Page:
Narrator: Sara K Sheckells
Series: The Spectrum Mom #1
Genres: Non-Fiction, Parenting
Length: 3 hrs and 22 mins
Buy on Amazon/Audible
From candy explosions and safety spaces to patience pills and mattress slides, Autism turns normal on its head and stomps on it for good measure. For this family and their three autistic children, life is chaotic but glorious. Experience everyday life from the perspective of a spectrum mom and defy the label as only an exceptional family can.
This book tells the experience of a mum of three children with special needs, each one within a different part of the spectrum: ADHD, Autism, and Asperger Syndrome. This is not a how-to nor a guide about how to cope with kids with these issues. As Karen Pellet explains, each case is different from the others, so what helps with one does not necessarily have to help with others.
The book is a collection of anecdotes propitiated by this singular family, but what Pellet wants to transmit is that everything is possible, even in the most difficult of situations. The key factors are: being able to count with great professionals to get a correct diagnose, having people around to assist in case of need, and having a positive frame of mind.
The stories are endearing, but I noticed some repetitions. Some of them could perfectly happen within a ‘regular’ family, but I understand that these situations just get multiplied here.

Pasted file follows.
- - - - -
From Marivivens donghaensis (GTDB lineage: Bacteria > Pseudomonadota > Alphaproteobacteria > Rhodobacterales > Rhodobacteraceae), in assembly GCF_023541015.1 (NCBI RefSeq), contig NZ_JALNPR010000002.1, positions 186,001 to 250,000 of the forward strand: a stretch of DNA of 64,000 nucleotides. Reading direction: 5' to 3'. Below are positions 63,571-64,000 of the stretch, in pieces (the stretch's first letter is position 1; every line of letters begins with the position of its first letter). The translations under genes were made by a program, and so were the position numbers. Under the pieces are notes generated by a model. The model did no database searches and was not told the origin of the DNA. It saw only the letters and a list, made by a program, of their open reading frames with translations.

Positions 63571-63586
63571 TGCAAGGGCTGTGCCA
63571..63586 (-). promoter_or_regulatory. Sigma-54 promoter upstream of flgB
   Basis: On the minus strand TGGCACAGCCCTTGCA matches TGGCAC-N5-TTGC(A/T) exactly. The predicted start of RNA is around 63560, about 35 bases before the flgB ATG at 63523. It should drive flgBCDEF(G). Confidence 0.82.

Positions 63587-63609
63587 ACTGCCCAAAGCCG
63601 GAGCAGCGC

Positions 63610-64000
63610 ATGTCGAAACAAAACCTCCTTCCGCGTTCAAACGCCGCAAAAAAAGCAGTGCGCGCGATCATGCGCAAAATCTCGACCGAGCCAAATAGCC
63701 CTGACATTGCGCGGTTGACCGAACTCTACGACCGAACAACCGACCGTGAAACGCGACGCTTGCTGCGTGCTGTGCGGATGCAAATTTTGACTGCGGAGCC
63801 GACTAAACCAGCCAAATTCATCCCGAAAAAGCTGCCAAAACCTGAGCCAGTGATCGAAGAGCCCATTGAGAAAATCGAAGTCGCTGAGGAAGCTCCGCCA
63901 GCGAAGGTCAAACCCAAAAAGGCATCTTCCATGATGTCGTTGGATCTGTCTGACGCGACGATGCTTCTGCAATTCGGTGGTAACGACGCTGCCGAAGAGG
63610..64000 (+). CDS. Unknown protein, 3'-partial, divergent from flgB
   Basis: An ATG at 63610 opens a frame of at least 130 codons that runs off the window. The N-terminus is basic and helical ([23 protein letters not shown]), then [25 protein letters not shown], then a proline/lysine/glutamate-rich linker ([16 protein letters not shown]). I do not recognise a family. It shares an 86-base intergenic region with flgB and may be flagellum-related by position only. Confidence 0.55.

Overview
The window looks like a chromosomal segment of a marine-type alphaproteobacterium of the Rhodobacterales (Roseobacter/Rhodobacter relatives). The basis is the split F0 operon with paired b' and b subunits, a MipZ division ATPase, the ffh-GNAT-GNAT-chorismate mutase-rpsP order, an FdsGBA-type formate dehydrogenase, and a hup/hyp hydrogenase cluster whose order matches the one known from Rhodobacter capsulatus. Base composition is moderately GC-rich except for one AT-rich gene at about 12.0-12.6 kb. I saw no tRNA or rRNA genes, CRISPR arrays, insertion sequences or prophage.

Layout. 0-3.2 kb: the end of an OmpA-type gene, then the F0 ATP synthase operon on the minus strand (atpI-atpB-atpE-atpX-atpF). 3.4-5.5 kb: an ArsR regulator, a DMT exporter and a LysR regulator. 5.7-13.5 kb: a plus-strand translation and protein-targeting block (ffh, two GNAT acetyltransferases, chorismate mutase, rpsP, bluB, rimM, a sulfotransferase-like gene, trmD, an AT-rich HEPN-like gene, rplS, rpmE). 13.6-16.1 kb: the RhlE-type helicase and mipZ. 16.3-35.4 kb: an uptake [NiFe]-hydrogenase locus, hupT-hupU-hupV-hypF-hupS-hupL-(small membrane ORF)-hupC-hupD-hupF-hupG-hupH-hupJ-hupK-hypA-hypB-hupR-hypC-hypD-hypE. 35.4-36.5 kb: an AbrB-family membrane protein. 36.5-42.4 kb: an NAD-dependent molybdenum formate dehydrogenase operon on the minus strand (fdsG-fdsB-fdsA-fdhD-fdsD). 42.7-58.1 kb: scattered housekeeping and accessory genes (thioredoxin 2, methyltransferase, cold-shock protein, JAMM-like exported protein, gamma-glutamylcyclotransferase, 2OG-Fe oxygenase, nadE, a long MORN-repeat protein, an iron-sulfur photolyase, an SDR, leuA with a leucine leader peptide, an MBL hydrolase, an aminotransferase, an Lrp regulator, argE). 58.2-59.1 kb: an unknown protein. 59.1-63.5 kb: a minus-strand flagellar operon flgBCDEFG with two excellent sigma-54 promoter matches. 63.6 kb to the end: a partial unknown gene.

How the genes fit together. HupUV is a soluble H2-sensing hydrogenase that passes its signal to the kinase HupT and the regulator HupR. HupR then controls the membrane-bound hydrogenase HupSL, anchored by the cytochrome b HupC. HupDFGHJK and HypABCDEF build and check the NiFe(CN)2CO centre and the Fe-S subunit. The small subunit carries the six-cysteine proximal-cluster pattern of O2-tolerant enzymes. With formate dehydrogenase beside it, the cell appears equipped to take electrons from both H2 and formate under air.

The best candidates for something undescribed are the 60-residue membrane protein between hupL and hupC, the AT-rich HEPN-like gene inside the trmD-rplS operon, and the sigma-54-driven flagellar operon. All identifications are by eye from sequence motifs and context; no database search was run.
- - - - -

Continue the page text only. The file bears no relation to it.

I know food is a complicated subject when dealing with these situations, since I have a nephew with autism, but I have also read reports where it is mentioned that trying to eat healthy helps with some of the symptoms related to these conditions, as well as with the parent’s problems. Karen suffers from migraines and her husband has fibromyalgia. I have my own load of autoimmune diseases and the fatigue, mental fog, and migraines have improved with a diet change.
I want also to mention that the plural for octopus is octopuses, not octopi, since the -i termination designing plural is just for Latin words, and octopus derives from Greek.
Sarah K. Sheckells got in Karen’s shoes and delivered a heartfelt speech like if she were telling her own story. Her diction is clear and she transmitted well. What I noticed where changes in the audio edits between paragraphs, which was a bit distracting.
I would absolutely recommend this book to any parent of a special child or to anyone who would like to get a better understanding about how life under these conditions.I received a copy of this book in audio format from the author in exchange for an honest review.